Sometimes investors find themselves with a cash windfall.
It could be the result of a bonus from work, a gift from a family member, or the proceeds from the sale of the RV that’s been parked in the driveway for the past five years.
Regardless of the source, one way to use the funds is to buy dividend stocks inside your TFSA.
Which stocks should you buy?
If you are looking to grow the investment, the best stocks are going to be top-quality dividend names with attractive yields.
Inter Pipeline operates a natural gas liquids (NGL) extraction business, oil sands infrastructure, conventional oil pipelines, and a European liquids storage business.
The diversified revenue stream has enabled the company to weather the oil rout reasonably well, and investors could see some nice dividend and share-price growth in the coming years.
Inter Pipeline recently announced a deal to buy midstream NGL assets from The Williams Companies for $1.35 billion. The purchase is being made at a time when the sector is under pressure, so Inter Pipeline is making a bet that prices will recover.
The market initially reacted negatively to the deal, but I think the investment will prove to be a wise one.
Inter Pipeline is buying the assets at a 45% discount to what Williams Canada has invested in building the two NGL extraction plants, a fractionator, and the pipeline network that connects the facilities.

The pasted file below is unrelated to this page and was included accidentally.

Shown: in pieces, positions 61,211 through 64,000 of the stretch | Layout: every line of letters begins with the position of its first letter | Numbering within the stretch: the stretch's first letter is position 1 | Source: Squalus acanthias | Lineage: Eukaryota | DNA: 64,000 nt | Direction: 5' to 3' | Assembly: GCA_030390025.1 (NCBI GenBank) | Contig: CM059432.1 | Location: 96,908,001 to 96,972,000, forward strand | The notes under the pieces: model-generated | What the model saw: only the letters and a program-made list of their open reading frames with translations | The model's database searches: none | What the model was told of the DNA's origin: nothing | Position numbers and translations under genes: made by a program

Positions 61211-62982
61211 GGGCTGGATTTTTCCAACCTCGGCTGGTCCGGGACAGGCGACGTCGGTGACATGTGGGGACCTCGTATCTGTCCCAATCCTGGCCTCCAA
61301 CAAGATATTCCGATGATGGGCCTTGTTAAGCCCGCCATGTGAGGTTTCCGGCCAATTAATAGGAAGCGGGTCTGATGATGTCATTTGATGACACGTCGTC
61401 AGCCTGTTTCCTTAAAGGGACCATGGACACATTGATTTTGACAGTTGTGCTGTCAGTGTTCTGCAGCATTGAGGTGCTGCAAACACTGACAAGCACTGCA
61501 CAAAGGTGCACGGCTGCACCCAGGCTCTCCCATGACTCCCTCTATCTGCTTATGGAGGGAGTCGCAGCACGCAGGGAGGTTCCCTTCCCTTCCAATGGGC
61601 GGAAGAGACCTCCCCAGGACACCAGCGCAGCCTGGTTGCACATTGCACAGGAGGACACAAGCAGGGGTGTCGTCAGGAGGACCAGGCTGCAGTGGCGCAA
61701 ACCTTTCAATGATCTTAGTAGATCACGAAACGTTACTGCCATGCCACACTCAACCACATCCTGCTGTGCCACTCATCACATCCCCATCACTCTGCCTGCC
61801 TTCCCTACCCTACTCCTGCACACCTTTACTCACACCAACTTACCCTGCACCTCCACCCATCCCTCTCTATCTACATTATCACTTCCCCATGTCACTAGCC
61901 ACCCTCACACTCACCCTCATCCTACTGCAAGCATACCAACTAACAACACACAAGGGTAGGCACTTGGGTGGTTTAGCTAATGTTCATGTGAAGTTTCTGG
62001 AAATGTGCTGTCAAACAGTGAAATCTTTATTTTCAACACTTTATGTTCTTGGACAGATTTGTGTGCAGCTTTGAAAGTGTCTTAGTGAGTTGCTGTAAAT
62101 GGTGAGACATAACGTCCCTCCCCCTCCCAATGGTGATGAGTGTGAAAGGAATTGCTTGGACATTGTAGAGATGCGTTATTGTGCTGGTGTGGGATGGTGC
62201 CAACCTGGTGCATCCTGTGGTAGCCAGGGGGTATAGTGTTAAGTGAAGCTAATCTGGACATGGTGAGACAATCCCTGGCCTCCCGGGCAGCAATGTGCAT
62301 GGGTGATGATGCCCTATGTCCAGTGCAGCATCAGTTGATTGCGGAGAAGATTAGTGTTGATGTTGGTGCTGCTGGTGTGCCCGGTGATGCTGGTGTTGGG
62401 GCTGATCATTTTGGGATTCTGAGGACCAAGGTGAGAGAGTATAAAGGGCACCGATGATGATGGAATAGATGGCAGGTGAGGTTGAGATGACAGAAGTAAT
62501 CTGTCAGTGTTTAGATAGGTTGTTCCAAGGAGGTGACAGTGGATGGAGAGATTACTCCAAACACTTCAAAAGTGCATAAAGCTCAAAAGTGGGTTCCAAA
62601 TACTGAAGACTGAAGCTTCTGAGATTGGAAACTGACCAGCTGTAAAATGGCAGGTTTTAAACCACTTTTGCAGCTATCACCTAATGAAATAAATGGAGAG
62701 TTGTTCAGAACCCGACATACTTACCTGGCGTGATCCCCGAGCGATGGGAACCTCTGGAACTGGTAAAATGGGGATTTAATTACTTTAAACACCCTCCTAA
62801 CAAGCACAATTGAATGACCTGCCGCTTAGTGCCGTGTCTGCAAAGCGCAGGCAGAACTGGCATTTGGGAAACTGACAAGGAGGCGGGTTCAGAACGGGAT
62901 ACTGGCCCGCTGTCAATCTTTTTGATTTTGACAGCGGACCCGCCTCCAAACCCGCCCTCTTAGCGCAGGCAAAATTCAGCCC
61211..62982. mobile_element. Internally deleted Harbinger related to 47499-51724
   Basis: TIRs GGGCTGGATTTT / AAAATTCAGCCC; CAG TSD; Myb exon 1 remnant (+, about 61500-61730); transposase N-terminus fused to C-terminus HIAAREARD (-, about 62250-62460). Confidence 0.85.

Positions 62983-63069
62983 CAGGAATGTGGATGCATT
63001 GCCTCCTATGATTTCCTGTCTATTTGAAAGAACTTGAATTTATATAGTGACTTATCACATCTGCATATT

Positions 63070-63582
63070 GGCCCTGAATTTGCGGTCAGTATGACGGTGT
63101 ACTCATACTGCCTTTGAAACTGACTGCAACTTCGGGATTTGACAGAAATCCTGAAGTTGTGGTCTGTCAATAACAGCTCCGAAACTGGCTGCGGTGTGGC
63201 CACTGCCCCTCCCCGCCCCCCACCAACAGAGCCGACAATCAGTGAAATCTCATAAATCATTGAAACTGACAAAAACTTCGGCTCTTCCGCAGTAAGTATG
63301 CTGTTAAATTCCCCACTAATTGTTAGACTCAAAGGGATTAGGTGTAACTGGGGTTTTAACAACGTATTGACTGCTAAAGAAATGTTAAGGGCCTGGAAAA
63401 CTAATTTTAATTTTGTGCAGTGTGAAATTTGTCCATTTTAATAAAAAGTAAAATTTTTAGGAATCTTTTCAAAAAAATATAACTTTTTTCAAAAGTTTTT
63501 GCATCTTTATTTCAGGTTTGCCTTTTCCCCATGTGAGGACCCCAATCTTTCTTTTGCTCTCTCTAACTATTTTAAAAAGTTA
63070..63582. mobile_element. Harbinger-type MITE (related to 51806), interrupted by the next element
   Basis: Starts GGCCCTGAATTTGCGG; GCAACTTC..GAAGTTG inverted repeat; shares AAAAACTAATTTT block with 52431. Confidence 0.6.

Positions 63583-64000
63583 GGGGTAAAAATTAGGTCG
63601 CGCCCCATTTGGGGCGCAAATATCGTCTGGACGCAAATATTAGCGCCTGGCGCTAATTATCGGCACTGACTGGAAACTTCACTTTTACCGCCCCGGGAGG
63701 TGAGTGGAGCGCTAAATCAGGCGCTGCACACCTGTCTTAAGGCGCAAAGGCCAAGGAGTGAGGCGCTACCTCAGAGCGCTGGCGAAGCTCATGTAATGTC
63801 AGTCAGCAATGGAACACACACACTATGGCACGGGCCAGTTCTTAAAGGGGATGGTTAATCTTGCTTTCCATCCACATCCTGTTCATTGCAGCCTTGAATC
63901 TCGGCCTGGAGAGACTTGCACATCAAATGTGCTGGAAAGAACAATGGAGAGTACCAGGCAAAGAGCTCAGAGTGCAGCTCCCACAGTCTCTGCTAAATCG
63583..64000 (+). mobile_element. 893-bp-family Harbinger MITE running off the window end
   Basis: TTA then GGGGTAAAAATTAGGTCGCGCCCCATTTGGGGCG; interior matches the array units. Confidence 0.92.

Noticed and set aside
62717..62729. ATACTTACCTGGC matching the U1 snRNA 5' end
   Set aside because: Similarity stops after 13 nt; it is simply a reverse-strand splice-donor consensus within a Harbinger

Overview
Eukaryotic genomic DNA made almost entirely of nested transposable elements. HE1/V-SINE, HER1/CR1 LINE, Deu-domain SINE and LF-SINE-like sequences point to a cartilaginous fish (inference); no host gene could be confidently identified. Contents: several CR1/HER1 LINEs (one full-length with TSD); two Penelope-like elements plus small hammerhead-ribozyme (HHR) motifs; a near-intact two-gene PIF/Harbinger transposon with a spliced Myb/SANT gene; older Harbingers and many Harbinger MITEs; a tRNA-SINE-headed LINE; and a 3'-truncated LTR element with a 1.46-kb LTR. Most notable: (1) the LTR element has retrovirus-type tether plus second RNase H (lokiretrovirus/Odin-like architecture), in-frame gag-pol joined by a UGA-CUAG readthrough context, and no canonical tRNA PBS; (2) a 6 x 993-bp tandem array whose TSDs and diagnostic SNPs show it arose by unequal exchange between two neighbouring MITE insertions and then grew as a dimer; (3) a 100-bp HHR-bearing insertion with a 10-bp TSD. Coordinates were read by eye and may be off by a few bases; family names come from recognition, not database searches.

As market prices improve, the assets could generate significant cash flow.
Inter Pipeline reported solid Q2 2016 net income of $123 million, up 67% from the same period last year.
The stock pays a monthly dividend of $0.13 per share, which yields 5.7%.
TD is probably the safest bet among the big Canadian banks.
The company gets the majority of its earnings from retail banking operations, which tend to be less volatile than other segments, such as capital markets, that can be heavily impacted by shocks to the financial system.
TD is also the least exposed to the energy sector with less than 1% of its loan portfolio directly linked to oil and gas companies.
The bank continues to generate strong results amid challenging economic conditions. Fiscal Q2 2016 net income was $2.3 billion–a solid 5% higher than the same period in 2015.
Management raised the dividend 8% earlier this year, and investors should see the distribution continue to rise in step with earnings growth.
The stock currently pays a quarterly distribution of $0.55 per share for a yield of 3.9%.
Is one a better bet?
Both stocks are strong picks for a TFSA.
At the moment I would go with Inter Pipeline. The stock offers a better yield, and investors could pick up some nice capital gains in the coming years as the oil patch recovers.
If you are concerned the energy sector might be in for some extended pain, TD is probably the safer bet.